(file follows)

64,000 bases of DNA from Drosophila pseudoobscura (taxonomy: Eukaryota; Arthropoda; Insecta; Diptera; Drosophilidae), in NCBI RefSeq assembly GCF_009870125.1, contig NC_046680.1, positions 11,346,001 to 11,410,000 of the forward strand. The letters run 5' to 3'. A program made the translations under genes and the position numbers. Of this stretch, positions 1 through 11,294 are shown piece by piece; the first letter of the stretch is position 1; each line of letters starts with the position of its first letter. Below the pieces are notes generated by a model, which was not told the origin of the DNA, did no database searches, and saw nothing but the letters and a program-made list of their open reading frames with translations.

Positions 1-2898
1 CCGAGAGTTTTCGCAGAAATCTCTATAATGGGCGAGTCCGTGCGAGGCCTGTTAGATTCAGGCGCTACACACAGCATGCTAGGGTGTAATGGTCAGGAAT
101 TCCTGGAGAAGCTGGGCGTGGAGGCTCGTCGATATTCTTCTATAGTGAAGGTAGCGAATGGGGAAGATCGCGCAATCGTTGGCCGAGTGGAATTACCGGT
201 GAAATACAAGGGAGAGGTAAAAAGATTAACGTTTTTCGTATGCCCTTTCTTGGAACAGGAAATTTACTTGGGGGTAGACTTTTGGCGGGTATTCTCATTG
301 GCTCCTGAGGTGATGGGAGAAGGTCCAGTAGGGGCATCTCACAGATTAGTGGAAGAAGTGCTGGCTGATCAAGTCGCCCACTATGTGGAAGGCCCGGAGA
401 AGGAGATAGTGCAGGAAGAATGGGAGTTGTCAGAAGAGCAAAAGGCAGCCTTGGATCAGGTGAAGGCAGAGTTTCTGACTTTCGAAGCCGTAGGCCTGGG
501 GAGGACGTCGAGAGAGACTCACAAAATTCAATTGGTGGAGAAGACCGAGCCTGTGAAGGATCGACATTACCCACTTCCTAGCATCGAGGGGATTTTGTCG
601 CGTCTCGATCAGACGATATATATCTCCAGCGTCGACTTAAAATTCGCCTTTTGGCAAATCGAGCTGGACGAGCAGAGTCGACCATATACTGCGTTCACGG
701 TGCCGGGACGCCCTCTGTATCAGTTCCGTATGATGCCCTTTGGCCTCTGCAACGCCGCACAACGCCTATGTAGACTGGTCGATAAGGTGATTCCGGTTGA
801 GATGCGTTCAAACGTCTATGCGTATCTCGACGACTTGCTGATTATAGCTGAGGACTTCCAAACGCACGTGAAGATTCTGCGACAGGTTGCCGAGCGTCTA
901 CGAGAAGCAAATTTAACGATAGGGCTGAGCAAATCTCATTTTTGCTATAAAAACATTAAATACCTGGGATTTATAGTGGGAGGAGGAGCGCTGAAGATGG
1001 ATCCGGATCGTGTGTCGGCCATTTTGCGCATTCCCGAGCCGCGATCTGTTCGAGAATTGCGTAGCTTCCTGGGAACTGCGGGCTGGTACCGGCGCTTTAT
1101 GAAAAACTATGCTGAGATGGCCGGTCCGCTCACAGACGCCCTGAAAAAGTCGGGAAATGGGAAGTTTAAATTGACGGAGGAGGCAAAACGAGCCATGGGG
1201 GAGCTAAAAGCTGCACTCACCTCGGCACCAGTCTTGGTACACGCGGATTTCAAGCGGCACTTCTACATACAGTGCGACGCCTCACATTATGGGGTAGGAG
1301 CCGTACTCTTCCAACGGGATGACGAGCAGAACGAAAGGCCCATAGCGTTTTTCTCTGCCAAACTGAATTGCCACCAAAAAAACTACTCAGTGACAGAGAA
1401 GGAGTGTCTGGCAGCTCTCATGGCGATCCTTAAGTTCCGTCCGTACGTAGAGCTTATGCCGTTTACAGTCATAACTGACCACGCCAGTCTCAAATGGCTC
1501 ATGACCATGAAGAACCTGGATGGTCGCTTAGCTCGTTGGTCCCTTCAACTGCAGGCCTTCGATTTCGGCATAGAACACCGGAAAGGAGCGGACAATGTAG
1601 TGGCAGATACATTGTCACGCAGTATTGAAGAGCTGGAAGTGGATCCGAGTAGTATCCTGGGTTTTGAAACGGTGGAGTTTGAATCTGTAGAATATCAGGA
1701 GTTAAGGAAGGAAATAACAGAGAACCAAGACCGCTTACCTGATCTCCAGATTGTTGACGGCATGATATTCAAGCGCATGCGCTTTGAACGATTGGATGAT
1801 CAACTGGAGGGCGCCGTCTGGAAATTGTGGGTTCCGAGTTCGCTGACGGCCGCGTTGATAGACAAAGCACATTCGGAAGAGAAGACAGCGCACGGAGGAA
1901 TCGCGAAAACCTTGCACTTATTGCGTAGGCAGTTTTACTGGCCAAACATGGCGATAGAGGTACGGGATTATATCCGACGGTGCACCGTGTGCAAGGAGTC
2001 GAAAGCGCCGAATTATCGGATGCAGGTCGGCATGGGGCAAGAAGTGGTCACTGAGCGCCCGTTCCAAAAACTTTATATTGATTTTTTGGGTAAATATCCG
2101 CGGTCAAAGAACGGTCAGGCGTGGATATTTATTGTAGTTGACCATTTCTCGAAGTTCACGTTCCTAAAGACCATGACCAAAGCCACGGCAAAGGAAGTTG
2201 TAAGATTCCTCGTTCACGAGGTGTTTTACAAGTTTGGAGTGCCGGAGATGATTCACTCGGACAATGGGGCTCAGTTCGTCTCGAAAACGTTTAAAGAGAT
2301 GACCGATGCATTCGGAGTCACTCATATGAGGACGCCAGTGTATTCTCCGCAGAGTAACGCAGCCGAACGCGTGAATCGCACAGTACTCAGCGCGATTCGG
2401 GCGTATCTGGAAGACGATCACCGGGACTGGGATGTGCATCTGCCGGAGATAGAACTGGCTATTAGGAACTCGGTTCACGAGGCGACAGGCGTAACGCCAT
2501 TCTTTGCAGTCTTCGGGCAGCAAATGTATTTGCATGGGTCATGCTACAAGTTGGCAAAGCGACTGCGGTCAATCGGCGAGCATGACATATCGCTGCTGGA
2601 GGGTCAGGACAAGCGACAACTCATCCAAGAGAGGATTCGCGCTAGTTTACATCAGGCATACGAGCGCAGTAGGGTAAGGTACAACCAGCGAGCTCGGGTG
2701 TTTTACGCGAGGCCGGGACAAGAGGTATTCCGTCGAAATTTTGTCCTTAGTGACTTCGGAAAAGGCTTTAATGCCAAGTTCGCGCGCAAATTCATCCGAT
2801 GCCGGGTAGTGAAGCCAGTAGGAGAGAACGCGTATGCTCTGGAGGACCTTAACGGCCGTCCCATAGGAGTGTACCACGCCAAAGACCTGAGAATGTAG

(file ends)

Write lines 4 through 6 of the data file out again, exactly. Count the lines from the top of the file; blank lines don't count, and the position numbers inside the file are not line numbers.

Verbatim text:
101 TCCTGGAGAAGCTGGGCGTGGAGGCTCGTCGATATTCTTCTATAGTGAAGGTAGCGAATGGGGAAGATCGCGCAATCGTTGGCCGAGTGGAATTACCGGT
201 GAAATACAAGGGAGAGGTAAAAAGATTAACGTTTTTCGTATGCCCTTTCTTGGAACAGGAAATTTACTTGGGGGTAGACTTTTGGCGGGTATTCTCATTG
301 GCTCCTGAGGTGATGGGAGAAGGTCCAGTAGGGGCATCTCACAGATTAGTGGAAGAAGTGCTGGCTGATCAAGTCGCCCACTATGTGGAAGGCCCGGAGA